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“Rural Stress: Promising Practices and Future Directions,” an interdisciplinary roundtable on the challenges facing rural America, was held in Atlanta Dec. 10-11, 2018. CAES News
Rural Stress
Farmers are extended family for University of Georgia Cooperative Extension agents throughout the state, and agents are uniquely positioned to raise awareness about rural stress and mental health concerns for Georgia farmers.
Pecans lie on the ground beneath 20-year-old pecan trees that were uprooted when Hurricane Michael blew through Decatur County, Georgia. CAES News
Pecan Yields Down
A year after Hurricane Michael ravaged southwest Georgia, including the region’s pecan industry, farmers still are struggling as they harvest this year’s crop, according to University of Georgia Cooperative Extension pecan specialist Lenny Wells.
Temperatures ranged from 3 to 7 degrees above normal across Georgia during October 2019. Despite the heat, above-average rainfall helped ease drought conditions across the state. CAES News
October Climate
October saw the easing of drought conditions across the state, but many producers reported that the months of dry conditions had already harmed their crops.
Moles are insectivores that are closely related to shrews and bats. In the fall, there is a lot of mole activity because white grubs are starting to hatch out near the soil surface. This is one of the mole’s favorite snacks. Moles tunneling under the lawn can be a symptom of a grub problem, especially in yards that are consistently irrigated. CAES News
Mole Control
If something is digging holes in your yard, you might need to set up a trail camera to catch the animal in the act. Once the animal is identified, then you can begin to control it.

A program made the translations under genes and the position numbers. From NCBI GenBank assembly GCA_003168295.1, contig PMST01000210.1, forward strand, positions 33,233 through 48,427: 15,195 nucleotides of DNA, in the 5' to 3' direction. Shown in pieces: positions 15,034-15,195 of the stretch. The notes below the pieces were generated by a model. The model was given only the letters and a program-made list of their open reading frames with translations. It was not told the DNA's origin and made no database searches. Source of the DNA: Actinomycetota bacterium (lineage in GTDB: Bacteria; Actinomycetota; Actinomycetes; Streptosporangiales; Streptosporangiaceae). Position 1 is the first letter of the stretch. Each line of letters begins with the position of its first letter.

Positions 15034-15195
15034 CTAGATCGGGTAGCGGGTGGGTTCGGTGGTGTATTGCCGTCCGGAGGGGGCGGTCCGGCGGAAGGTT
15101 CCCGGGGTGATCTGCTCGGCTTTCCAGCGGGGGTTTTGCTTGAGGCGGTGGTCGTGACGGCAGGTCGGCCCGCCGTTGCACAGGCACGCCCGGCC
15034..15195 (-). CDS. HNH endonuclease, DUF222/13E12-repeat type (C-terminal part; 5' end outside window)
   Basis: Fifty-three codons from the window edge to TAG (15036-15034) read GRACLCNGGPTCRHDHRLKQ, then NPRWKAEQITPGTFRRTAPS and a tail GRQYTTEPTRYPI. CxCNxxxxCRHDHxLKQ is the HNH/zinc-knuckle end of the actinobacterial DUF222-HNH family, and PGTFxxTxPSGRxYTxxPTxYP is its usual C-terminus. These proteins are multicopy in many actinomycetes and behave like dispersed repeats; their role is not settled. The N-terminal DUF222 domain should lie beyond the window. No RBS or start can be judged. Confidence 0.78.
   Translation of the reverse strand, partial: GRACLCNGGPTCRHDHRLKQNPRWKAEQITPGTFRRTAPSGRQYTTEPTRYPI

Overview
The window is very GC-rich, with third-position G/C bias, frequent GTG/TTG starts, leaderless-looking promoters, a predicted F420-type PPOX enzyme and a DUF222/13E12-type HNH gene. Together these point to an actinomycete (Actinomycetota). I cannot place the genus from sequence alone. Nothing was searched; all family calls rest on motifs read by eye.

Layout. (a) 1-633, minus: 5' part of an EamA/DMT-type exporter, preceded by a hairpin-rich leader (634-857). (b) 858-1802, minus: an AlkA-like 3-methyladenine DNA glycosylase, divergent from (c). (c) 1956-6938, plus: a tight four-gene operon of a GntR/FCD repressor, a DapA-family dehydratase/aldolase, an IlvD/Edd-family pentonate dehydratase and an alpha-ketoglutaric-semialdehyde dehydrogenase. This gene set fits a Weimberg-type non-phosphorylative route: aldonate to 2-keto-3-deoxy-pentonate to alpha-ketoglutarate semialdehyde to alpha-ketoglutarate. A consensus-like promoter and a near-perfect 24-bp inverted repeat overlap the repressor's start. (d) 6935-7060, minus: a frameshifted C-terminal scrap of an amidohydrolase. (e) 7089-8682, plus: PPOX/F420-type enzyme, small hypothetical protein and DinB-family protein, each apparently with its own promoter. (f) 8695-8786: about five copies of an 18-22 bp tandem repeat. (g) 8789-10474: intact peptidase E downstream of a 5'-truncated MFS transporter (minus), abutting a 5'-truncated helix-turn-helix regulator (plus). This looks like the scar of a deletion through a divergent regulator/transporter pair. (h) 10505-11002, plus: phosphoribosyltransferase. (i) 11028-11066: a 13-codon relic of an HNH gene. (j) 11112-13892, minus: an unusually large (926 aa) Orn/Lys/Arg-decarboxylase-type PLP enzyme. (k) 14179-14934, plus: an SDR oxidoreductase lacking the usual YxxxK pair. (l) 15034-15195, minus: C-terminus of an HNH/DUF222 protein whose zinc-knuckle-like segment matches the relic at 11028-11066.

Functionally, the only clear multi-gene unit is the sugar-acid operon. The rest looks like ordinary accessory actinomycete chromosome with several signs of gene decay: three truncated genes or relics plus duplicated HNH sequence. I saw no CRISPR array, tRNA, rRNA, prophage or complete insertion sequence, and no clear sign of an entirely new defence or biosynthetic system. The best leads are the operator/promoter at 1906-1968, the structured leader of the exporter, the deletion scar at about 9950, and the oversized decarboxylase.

Irrigation is at work in a peach orchard in this 2016 photo on the UGA Griffin campus. CAES News
Peach Production
A drought that has spanned multiple months has University of Georgia peach specialist Dario Chavez concerned that peach trees in Georgia may suffer from lack of water.
Some parts of Georgia saw temperatures as high as 8 or 9 degrees above normal during September 2019. The heat and abnormally dry weather left much the state in some stage of drought. CAES News
Hot and Dry
While it seems Georgia is finally seeing a break from the summer heat, the long hot summer, including a record-setting September, has already caused problems for many Georgia farmers.
Insufficient production and storage of photosynthates during the fall transition into dormancy can translate to issues during spring green-up. Drought-stressed turfgrass in August 2016 (left) was able to recover prior to dormancy following appreciable rainfall in September (right). Much of Georgia's turfgrass is currently drought-stressed, and the transition to dormancy is quickly approaching. CAES News
Fall Lawns
Summer 2019 delivered hot, dry weather with sporadic rainfall. With fall approaching, now is the time to adjust your turfgrass management program to promote a smooth transition into dormancy and green-up next spring.
Blueberries growing on the Alapaha farm in Alapaha, Georgia in this file photo. CAES News
Blueberry Crop
Ideal weather conditions this season allowed blueberry farmers in southeast Georgia to produce their best crop since 2016, according to University of Georgia Cooperative Extension Agent Renee Allen.
My PI Georgia training in Haralson County included practicing putting fires out. CAES News
My Preparedness Initiative
The national My Preparedness Initiative (My PI) program provides students with extensive training to be better equipped in case of emergencies. In Georgia, the My PI program was funded by 4-H and the Federal Emergency Management Agency.